For the past few years, my professional life (or at least a large part of it) has been mostly about travelling. Working as a journalist and author has allowed me to get to know new places, interview people, go on adventures and tell all the stories that I’ve found on my way. What’s making things even more exciting: the radius of my work life is constantly growing.
An early morning at Busaras bus terminal in Dublin’s city center. It’s our first visit to the city as a couple, in my case even the first to Ireland in general, after I had boarded my first ever flight less than 24 hours ago. Only a couple of hours that allowed me a glimpse on the planet from above the clouds, and they actually made my world grow quite considerably. And now, it’s about to grow even more: We’re waiting for our bus to Galway on Ireland’s western Atlantic coast, having some coffee to wake up and a sandwich to make sure the nervous stomach has nothing to complain about, when – suddenly – there’s this tiny lady approaching us: “Do you mind watching my suitcase for just a minute?”
We don’t mind. We’ve still got a little less than half an hour till our bus leaves, so we watch her suitcase, sip our coffee and make a few more travel plans, also for the final days of the trip that we’ll be spending back in Dublin. A couple of minutes later, the elderly lady returns with a smile on her face. “Thanks alot, dears. You know… there’s my millions in there…” She winks at us, asks whether we’ve got a long trip ahead. Just a few hours to Galway, we say. Well, that’s far enough, she replies and waves us goodbye. Then, before she leaves, she says the words that will somehow help me control the anxiety and worries that had started on the first day of planning this trip. A trip that began with the decision to break out of the limits that an anxiety disorder had been setting for me in the past. But now the Irish lady’s words will be the reason that this very day, Ireland as well as its people will always have a special place in my heart: “And you enjoy every minute of it”. This trip will teach me to take nothing in the world for granted. And that’s the beginning.
suitcasepenandpaper – Stories about travelling
It’s stories like this one for which I decided to become a journalist about 15 years ago. Stories that may not have to be told, but sometimes need to be heard, in order to rethink life and the decisions that come along with it. Stories that have no business to be told in the news and that often even feel out of place in a travel report. It’s stories like this one that made me start this blog.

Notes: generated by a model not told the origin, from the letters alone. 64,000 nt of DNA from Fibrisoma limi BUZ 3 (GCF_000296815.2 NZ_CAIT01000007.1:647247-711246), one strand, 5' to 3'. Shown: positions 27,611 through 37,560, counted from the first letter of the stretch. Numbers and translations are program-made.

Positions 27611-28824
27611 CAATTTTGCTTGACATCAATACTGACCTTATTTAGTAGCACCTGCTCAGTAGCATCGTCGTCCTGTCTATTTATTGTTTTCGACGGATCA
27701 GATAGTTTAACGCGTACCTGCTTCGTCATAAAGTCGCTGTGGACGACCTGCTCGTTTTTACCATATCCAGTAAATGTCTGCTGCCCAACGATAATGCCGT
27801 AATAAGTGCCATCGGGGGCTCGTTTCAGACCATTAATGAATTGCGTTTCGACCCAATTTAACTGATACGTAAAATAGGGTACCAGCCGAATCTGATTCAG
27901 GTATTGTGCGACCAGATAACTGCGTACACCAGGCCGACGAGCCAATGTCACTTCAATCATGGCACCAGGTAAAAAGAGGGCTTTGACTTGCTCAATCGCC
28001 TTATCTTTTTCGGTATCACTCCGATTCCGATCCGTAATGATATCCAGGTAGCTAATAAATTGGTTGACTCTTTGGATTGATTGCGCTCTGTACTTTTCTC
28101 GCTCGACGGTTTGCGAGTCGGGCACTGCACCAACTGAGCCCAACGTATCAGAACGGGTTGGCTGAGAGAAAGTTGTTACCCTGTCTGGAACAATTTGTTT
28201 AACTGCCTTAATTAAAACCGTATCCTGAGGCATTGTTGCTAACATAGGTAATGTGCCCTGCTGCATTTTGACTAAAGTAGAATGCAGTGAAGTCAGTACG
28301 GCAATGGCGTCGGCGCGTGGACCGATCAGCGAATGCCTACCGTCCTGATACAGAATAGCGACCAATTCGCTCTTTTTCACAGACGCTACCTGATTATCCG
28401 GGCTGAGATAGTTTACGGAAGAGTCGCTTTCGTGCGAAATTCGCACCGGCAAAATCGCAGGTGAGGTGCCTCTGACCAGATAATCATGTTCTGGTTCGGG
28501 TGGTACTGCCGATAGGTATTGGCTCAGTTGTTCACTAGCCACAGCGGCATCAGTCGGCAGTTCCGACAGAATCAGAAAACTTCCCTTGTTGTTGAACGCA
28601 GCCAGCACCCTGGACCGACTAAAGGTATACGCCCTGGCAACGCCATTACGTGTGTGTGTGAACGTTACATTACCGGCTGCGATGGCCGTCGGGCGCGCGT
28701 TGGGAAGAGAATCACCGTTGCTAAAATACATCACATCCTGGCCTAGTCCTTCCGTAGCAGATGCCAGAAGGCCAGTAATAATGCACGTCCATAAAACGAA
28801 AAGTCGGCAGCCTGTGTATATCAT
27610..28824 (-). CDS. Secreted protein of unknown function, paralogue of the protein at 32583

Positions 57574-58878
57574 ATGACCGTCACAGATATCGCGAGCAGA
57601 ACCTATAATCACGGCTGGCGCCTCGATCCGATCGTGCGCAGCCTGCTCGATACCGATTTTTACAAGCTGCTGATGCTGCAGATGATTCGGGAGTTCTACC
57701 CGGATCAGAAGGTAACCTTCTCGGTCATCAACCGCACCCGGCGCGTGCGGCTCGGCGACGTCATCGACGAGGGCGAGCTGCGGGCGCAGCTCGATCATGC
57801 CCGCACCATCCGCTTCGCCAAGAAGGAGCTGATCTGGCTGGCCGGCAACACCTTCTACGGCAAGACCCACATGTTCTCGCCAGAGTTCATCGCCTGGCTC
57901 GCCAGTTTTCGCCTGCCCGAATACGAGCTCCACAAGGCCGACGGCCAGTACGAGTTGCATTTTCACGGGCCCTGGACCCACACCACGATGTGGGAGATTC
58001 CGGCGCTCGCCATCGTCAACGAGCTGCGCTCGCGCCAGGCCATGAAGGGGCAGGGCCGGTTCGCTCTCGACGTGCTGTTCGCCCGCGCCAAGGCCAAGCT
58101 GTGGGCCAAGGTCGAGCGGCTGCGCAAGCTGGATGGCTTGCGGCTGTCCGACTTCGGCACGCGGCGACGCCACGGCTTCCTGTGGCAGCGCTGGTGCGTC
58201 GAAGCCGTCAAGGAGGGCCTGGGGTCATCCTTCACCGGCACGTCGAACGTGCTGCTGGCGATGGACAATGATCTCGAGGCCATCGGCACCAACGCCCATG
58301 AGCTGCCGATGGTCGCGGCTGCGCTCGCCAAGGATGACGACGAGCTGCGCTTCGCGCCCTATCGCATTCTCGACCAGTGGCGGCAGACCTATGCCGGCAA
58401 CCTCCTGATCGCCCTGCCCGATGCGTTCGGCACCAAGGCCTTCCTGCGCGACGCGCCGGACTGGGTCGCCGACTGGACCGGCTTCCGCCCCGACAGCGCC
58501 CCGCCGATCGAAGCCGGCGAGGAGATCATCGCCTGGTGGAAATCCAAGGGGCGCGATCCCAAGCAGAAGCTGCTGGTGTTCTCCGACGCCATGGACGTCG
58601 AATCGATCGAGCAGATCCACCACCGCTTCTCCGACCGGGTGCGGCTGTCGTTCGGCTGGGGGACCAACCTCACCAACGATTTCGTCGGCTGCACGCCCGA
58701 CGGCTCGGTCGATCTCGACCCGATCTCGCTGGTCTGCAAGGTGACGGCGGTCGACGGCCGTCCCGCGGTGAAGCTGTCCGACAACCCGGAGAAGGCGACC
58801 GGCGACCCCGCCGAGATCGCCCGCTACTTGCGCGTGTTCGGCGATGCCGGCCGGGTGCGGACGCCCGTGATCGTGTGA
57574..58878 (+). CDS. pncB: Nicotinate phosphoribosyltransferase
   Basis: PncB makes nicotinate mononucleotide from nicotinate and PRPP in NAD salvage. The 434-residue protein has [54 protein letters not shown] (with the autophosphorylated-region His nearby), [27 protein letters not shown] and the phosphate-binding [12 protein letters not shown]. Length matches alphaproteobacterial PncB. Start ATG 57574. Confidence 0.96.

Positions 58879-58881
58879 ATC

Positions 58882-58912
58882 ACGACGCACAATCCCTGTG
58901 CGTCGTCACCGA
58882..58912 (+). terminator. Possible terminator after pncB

A few words about myself: My name is Sandra, I am a freelance travel writer based in Frankfurt/Main, Germany, and actually, most of the time, I prefer to be anywhere but home. For a few years now, I’ve been lucky enough to get paid for writing travel books, and for about two of those years I’ve been even more lucky, being able to continue my job during a global pandemic. And with this blog, I’m creating my very own platform for all the stories that, for the time being, don’t get published in books, magazines or journals.
It’s a beautiful spring day in Vienna during my partner’s first visit in one of my favourite cities in the world. He’s a movie enthusiast and just got his hands on a free magazine on culture, arts and events. The list of possible activities for the final days on our city trip to Vienna over my birthday has suddenly grown quite a bit. But then, classic sightseeing in Vienna has never been my strong suit.
Surprise discovery in Vienna: A very unusual museum
The good news is that the museum that made it to the top of our to-do-list is only a few feet from one of my favourite spots in the city, the Naschmarkt market in the southern city centre. The museum covers everything on the movie “The Third Man”, a classic film noir that got made in postwar Vienna and published in 1949. Back then, only a couple of months into the relationship, I didn’t have a single clue about movies from the 40s, and even my introduction to “Citizen Kane” was quite a long way down the road at this point. But when I learn that “The Third Man” is mostly a film about Vienna after the war, it’s all I need to know to get excited enough to give it it try. So, from the moment we set foot in the museum, the iconic zither music will be stuck in my head for the rest of the day.
Even though an experience is no catchy tune that gets stuck in your head, the afternoon in the museum has been extremely present in my memory for those past few years. We started a conversation with a lady who worked there and who turned out to be the museum founder’s wife and got to hear the story right from the beginning. A couple of years ago, it all started with some movie posters that turned into a small collection – up to a point when her husband started collecting everything that had to do with the movie or its making.
It’s this story and the fact that the “Third Man Museum” felt mostly like a museum on postwar Vienna, instead of one on a film that I didn’t know back then, that fascinated me and made me fall in love with Vienna even more. And the fact that we even got to meet the founder, saw his enthusiasm with our own eyes, and got some questions answered, made me swear that one day I would write down this story. The coincidence that, the day after, we were walking by a cinema five minutes before “The Third Man” was about to play and just made it in before the movie stared, might have been a reason that made me forget about the plan for a while.
Since anxiety and travelling don’t match great, being able to travel hasn’t always come natural to me, and probably I might even write some posts on this topic on here. What I can say for now is that I have learned that milestones can help you push yourself further and further. And that curiosity helps – a lot.
Travelling and frontiers: Getting to know new worlds
Those two insights had already helped me in my every day life, when – after finishing Uni – I finally decided to widen the radius of my supposedly secure small town life and got to move on. First in the eastern Bavarian city Regensburg, a few years later in Germany’s fifth biggest city, Frankfurt/Main, I started figuring out what had been holding me back. During these times, the word “local” in “local journalism” had become my anchor and door opener at the same time and offered me an opportunity be get started with baby steps.